Harvest Gold

Harvest Gold

Monday, February 1, 2016

Army Truck 101

With the departure of our long-time farm employee, I got a crash course in Army Truck Driving 101. Wait, let's not say "crash course" when we're talking about vehicles.
 
In a former life, it was an Army truck. We purchased it and had the feed wagon added to the back in 2014.

One of the biggest challenges for this new job was getting in the truck. Hard to believe, but I'm not as nimble as I once was. And my legs are a lot shorter than Randy's.

So the first stop was the local lumberyard to purchase a small step ladder.
The second obstacle to the successful completion of this new task is fearing unwanted passengers. (And, no, I am not referring to my instructor, Randy.) Finding mouse poison packets scattered along the floorboards does not inspire a lot of confidence that I won't have a stowaway. (That actually happened in a grain truck during wheat harvest once upon a time. I got the truck stopped and then stood outside the door, shouting, trying to get the mouse to leave the premises. Thankfully, no one but the mouse witnessed my unusual method of evicting an unwanted passenger.)
To start the feeding session, I had to zero out the scale. We add grain to the bottom of the feed wagon. Randy augered it in from our storage bin. I watched the scale, and I moved the truck forward a few feet at the 200-pound mark and again at the 400-pound reading. And in our high-tech operation, I honked the horn when the scale got to 600 pounds. (My auger operator can vaguely be seen through the dusty rearview mirror below.)
It takes awhile for the auger to empty, so I ended up with 750 pounds of grain.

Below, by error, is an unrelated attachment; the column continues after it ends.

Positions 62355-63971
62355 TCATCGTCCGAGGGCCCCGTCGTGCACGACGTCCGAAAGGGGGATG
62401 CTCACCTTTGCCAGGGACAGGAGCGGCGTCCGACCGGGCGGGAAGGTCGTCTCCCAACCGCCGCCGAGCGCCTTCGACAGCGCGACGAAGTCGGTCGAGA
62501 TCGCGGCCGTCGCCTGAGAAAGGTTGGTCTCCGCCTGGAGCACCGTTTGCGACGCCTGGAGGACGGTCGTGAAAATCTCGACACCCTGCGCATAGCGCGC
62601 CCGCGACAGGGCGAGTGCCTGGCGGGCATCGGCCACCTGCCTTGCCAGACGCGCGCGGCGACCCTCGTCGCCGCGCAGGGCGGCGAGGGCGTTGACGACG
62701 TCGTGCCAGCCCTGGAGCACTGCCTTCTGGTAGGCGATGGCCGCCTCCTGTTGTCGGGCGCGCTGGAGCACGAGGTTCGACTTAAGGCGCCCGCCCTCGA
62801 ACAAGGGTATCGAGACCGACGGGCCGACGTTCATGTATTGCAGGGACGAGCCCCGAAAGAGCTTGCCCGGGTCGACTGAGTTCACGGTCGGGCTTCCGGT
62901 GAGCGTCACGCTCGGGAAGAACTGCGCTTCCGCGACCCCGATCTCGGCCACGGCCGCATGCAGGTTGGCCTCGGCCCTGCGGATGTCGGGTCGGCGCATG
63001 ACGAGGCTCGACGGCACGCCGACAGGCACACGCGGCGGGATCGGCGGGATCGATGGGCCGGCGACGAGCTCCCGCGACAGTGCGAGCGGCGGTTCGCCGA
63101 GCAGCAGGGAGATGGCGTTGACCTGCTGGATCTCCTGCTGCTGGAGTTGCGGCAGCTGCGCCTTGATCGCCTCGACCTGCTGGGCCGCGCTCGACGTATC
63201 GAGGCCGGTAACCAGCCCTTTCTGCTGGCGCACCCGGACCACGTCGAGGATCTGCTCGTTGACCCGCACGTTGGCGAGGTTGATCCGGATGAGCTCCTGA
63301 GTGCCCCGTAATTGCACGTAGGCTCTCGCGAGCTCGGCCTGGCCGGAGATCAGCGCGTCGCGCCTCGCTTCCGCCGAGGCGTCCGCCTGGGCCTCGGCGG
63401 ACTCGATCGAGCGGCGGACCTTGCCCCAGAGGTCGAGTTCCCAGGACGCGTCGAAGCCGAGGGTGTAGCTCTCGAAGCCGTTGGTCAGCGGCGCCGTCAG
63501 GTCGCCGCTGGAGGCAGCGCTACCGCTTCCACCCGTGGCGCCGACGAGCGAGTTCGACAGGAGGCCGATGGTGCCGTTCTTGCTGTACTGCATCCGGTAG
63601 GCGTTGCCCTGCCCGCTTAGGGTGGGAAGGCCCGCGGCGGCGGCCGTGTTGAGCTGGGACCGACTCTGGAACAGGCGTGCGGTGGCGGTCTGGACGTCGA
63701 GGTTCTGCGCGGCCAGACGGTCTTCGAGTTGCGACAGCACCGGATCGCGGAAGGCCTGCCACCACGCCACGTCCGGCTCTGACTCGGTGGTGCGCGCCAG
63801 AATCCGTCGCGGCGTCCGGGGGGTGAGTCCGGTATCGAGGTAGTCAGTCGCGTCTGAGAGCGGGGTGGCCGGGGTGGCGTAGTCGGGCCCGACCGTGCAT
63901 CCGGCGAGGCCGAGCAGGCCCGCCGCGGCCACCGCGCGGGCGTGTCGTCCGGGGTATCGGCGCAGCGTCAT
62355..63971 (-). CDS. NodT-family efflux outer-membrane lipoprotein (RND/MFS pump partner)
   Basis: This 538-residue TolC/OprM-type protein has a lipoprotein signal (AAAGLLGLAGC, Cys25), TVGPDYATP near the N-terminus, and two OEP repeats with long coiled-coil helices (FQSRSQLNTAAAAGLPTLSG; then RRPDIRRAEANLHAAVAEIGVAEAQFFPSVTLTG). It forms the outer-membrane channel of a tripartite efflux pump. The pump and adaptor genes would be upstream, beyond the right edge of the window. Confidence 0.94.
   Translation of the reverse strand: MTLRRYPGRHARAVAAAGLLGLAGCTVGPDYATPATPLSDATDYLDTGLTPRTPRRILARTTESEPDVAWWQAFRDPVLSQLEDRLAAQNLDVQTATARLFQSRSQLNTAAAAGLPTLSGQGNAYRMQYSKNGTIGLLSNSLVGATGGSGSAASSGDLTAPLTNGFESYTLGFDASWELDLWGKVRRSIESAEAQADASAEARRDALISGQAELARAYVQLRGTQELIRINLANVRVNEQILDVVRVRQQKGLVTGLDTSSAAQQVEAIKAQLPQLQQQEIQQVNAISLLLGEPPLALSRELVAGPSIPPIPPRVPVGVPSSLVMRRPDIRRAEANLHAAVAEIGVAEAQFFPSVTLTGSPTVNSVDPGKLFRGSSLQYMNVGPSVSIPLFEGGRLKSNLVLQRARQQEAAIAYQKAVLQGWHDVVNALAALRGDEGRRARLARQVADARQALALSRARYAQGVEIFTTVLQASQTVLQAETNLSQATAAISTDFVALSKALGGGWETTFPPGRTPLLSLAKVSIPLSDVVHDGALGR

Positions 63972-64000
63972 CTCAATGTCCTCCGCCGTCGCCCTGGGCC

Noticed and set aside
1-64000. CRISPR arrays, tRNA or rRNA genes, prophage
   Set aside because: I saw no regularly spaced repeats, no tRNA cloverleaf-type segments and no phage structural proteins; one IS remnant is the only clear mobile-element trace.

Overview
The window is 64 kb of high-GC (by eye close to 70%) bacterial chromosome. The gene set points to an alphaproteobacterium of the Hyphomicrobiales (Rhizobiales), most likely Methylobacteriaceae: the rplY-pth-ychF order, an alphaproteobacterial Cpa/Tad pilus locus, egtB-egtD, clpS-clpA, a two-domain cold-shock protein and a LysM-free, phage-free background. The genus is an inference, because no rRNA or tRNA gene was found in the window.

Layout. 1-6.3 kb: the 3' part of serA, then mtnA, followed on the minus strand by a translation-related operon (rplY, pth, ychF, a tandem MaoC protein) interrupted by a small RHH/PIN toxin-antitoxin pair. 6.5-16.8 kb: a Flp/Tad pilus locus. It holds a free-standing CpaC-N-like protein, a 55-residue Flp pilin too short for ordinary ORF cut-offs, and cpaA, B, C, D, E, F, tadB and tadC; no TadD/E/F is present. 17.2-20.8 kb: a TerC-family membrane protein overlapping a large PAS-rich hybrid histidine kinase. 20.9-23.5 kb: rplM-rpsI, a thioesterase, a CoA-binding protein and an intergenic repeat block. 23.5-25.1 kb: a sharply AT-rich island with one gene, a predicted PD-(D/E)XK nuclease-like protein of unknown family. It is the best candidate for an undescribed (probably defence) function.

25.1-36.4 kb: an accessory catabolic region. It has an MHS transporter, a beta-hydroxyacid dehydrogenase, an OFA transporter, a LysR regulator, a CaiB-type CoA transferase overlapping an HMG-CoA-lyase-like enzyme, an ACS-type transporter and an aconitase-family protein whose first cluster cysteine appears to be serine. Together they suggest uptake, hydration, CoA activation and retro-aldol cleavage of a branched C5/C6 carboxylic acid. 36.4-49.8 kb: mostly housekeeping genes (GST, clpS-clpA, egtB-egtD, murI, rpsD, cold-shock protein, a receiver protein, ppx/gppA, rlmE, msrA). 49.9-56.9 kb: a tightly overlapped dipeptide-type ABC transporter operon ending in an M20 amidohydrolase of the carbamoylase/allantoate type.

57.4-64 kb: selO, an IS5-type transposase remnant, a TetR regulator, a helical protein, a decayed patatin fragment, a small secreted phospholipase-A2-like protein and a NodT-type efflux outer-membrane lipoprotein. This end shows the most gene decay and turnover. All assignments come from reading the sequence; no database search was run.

It requires a little maneuvering to make the turn into the pasture. To make sure we don't end up in Peace Creek, we come in from the north.
These photos were obviously taken on a different, sunshiny day!
There are no guard rails on that wooden bridge, you know!

 Once in the pasture, I parked the truck just outside the trench silo.
 
Two scoops of silage were added on top of the grain already in the truck.

With the silage loaded, the scale registered 2,655 pounds.
 
Then, I drove to another pasture to fill the bunks for our feeder cattle's dining pleasure. That morning, they were out grazing on wheat, so I didn't have to dodge cattle at the bunks - probably for the best on my maiden voyage.
 
Mission accomplished! I even got the truck parked back in the shed where I could use the step ladder to get back down. Beginner's luck? I guess I'll find out.
As it turns out, my lessons may not have been needed. We hired someone who starts today. But knowledge is never wasted. I'll be ready if called into action!

4 comments:

  1. Congratulations on a successful mission. What an enormous vehicle. I loved the contrast between the old dashboard and the modern computer attached.

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    1. I grew up driving grain trucks, so I came with experience. However, it is further off the ground!

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  2. Well done!! You will be an old hand at it in no time at all. Loved all your photos.

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    1. Thanks, Lynda. Actually, it's easier to drive than a lot of trucks, since it's automatic. It's just big!

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